What Are We Teaching the Next Generation?


Lately I have been watching a lot of Dragon Ball. Dragon Ball Z was my favorite show as a child, and it was on pretty much every channel. On New Years Eve I used to spend the day watching all of the DBZ movies, which played back to back on one of the kids channels. I’ve seen every episode of DB and DBZ multiple times. I was feeling a bit nostalgic, so I decided to watch all of the episodes from the beginning of DB to the end of DBZ. Right now I’m at the point where Krillin and Goku meet.

As I’ve been watching DB, I’ve been quite disturbed by the sheer amount of problems with the show that I didn’t notice as a child. It’s kind of a running joke that there is a lot of sexism in the show, but I never realized just how pervasive it is. And I’m surprised that the obvious racism doesn’t get the same attention that the sexism does.

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To begin with the sexism, every major male character either sexually assaults or objectifies Bulma throughout the show. Goku, who is absolutely naive and has the intelligence of a three year old, takes Bulma’s panties off while she’s sleeping. That is beyond disturbing. Oolong and Master Roshi are constantly trying to get Bulma to sleep with them. Oolong even went so far as to offer to turn into underwear for Bulma to wear, and Master Roshi tries to exchange things for sexual favours. And they try to teach Goku to objectify women. Oolong tries to convince Goku that he should want a harem of women, and Master Roshi considers teaching Goku that fat women are ugly Goku’s first lesson in Martial Arts. Yamcha doesn’t sexually assault Bulma, but he does do some very creepy things in the name of curing his fear of women.

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Bulma is often considered a slut because she is willing to show her underwear to get things, but, given how all the men she meets treat her, who can blame her? She’s very clearly learned that her looks matter more than her brains. She clearly doesn’t like being sexually objectified, but she appears not to have the language necessary to express why she doesn’t like the treatment. After all, she never explains to Goku why he shouldn’t feel people up or take off their underwear. In fact, in the DB universe, it seems as though consent doesn’t really exist.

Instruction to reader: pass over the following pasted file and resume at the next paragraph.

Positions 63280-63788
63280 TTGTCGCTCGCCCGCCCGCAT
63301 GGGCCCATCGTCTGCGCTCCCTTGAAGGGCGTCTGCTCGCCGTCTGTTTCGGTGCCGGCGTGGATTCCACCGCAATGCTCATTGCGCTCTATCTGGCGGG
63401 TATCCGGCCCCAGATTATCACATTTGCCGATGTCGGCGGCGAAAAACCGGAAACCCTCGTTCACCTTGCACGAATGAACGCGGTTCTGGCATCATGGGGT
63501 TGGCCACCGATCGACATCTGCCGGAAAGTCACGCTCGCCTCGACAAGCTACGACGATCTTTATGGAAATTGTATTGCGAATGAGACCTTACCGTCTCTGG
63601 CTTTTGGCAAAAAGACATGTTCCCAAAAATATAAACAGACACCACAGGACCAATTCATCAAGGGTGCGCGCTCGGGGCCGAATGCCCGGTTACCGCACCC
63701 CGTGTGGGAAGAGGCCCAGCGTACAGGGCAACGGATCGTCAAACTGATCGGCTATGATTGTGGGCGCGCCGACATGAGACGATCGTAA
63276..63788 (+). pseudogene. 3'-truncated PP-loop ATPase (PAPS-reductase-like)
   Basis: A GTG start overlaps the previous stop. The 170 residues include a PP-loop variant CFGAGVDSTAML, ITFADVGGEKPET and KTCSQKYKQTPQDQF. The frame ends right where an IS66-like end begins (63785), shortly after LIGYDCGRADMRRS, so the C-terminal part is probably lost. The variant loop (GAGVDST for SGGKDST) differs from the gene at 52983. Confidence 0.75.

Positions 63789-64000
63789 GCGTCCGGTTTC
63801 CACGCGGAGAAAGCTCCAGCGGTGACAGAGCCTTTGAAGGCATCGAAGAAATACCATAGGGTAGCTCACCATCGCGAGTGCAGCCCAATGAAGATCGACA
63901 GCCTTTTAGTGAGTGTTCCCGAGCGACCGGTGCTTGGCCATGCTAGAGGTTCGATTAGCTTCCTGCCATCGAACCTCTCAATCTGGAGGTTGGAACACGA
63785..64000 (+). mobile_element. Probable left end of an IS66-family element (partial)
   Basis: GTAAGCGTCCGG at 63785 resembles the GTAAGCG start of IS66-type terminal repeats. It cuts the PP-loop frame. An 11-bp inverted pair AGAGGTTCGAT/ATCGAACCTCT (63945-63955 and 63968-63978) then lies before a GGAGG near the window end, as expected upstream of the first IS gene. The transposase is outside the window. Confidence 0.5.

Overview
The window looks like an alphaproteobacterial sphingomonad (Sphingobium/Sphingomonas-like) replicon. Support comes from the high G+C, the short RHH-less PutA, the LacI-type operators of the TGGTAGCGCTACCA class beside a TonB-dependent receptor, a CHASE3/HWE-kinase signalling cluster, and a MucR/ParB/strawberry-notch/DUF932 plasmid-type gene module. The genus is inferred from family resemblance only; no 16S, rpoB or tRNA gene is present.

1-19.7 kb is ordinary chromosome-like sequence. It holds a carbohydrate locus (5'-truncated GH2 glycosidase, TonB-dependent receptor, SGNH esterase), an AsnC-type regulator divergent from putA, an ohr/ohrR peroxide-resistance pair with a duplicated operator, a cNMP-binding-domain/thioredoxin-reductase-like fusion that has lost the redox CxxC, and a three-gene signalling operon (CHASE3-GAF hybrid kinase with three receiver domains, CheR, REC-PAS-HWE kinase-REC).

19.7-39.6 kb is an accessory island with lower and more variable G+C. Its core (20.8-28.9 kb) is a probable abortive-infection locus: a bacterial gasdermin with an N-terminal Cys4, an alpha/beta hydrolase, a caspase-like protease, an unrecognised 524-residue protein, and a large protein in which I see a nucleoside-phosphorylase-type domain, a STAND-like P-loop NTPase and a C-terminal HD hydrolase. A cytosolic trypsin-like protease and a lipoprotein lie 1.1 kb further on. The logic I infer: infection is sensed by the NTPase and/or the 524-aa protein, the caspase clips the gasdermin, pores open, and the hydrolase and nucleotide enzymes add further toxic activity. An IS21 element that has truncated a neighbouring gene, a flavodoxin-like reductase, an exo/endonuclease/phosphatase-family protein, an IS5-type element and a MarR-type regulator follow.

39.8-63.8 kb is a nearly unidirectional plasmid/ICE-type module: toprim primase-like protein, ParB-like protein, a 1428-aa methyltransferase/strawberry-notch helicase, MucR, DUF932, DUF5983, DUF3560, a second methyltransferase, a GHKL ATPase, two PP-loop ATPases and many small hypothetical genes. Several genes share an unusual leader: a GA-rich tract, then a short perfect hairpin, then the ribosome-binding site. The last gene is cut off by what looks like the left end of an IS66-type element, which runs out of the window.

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The shows racism doesn’t appear to be caused by the characters, but it is obviously there. In the DB universe, people of all racial backgrounds live together, and nobody really seems to notice the obvious differences that exist between people. But a number of the characters are problematic. The one that is pointed out the most is Mr. Popo. He looks like he’s wearing black-face. And even his name is problematic.But a lot of the village people are racial stereotypes too. For example, in the village that Goku saves from Oolong, the people are meant to be Native American. All of the people look white, and most of them dress in the same type of clothes that everyone else in the universe wears, but a few of them wear traditional Native American celebratory garb. And the girl being saved is named Pochawampa.